Calculators

*** In a Y4 classroom I asked children to put 8 into their calculator and add on the number which would make it display 20.  I then asked them to work in pairs and use their own numbers.  Every pair was able to choose the target that suited them – within 15 minutes one pair was playing to 1000, with the rule that their numbers must have at least three places of decimals!

*** If all the number keys except the 3 and 4 have fallen off your calculator how can you make it display numbers like 10?

*** Paul, aged 6, and not of exceptional ability, told me “I do experiments with my calculator; I see what happens when I multiply numbers by 99”.   I set him the challenge of finding two two-digit numbers whose product is 7326, and he refused to go out to break until he’d found them.

*** I have a special calculator that the manufacturers call the “Wrongulator”.  If you ask it the answer to 4×4 it shows 11.  For 22-8 it shows 9.  What do you think it displays for 27+19?

The obvious thing that calculators do is give the answer to sums.  From there it’s a very short step to say that they impede mental and written arithmetic.  But in each of the cases above, ask yourself where the arithmetic is actually being done, and then you get a different perspective.  All the arithmetic is being done by the children, and being done mentally; the calculator’s rôle is providing feedback on the work already done in the head.  In the Y4 classroom no teacher can possibly give instant feedback to fifteen pairs of children each working at a different problem (and what teacher has ever dared ask children to do six- or seven-digit mental arithmetic?).  Similarly, without the stimulus of the calculator could I ever have expected a 6-yearold to be able to handle multiplication by 99?  The “Broken Calculator” activity is so well-established that a Google search locates more than 47 000 000 hits.  And my Wrongulator turns the conventional situation around so that you have to think what the answer should be, rather than what answer it actually displays.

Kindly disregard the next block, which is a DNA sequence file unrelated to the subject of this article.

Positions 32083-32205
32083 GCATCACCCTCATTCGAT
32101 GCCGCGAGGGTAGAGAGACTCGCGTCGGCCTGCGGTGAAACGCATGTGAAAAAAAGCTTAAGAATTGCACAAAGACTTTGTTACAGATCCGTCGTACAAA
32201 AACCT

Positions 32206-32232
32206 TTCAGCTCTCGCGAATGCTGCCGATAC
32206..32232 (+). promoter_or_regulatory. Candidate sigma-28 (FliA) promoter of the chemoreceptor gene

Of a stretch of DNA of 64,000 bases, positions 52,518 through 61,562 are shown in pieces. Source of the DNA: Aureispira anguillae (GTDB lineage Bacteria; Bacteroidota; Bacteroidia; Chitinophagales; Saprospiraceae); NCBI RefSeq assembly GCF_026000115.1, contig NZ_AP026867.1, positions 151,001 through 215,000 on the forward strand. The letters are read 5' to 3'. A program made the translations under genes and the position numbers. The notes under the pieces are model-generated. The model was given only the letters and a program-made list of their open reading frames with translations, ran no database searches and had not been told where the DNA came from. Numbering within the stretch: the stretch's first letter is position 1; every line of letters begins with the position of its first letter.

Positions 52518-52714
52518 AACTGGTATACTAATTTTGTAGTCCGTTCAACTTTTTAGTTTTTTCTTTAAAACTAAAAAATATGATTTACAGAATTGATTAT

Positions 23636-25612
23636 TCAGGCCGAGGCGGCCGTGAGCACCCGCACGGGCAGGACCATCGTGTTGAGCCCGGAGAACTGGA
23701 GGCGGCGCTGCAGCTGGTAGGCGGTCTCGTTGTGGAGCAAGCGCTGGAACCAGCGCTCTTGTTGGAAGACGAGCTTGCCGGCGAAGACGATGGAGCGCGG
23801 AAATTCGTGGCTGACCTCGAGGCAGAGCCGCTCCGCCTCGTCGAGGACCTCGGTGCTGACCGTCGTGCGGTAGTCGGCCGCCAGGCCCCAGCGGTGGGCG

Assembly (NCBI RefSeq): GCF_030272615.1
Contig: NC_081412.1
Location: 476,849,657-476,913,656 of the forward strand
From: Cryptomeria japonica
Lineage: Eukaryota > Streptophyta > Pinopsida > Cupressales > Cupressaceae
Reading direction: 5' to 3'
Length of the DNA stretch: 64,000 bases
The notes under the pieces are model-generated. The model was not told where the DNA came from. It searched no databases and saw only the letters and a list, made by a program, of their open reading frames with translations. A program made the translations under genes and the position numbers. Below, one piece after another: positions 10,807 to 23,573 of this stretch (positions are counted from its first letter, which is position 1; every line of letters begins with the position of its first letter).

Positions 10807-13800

Each of these activities makes it clear that the calculator has the potential to stimulate and enhance children’s mental arithmetic rather than stunt it.  It’s now approaching thirty years since since Hilary Shuard’s CAN project demonstrated that when primary children had unrestricted use of a calculator their arithmetical understanding and fluency were not handicapped but greatly improved.  In an allied project in Hertfordshire we found this was true not just for junior school children, but for all ages from Early Years through secondary.

Policy-makers are happy to encourage schools to spend thousands and thousands on computers and allied equipment, but ignore the proven benefits of the simplest piece of IT, which every child has in their pocket on their mobile phone.  We have a quasi-religious attachment to traditional algorithms for long division, etc.  Why stop there?  After all, at school I had to learn an algorithm for extracting square roots, and even once encountered the corresponding method for cube roots!

I often read superficial arguments that calculators necessarily reduce mental exercise (not true – see the examples above) and that mental exercise is analogous to physical exercise.  Maybe it is, but anyone who advances that view to me is liable to be asked whether they do their washing by taking it down to the river bank.  Everybody knows that the traditional way of washing is by banging it with stones, but having a washing machine makes it possible to wash more things more efficiently, and make more time to do other things.

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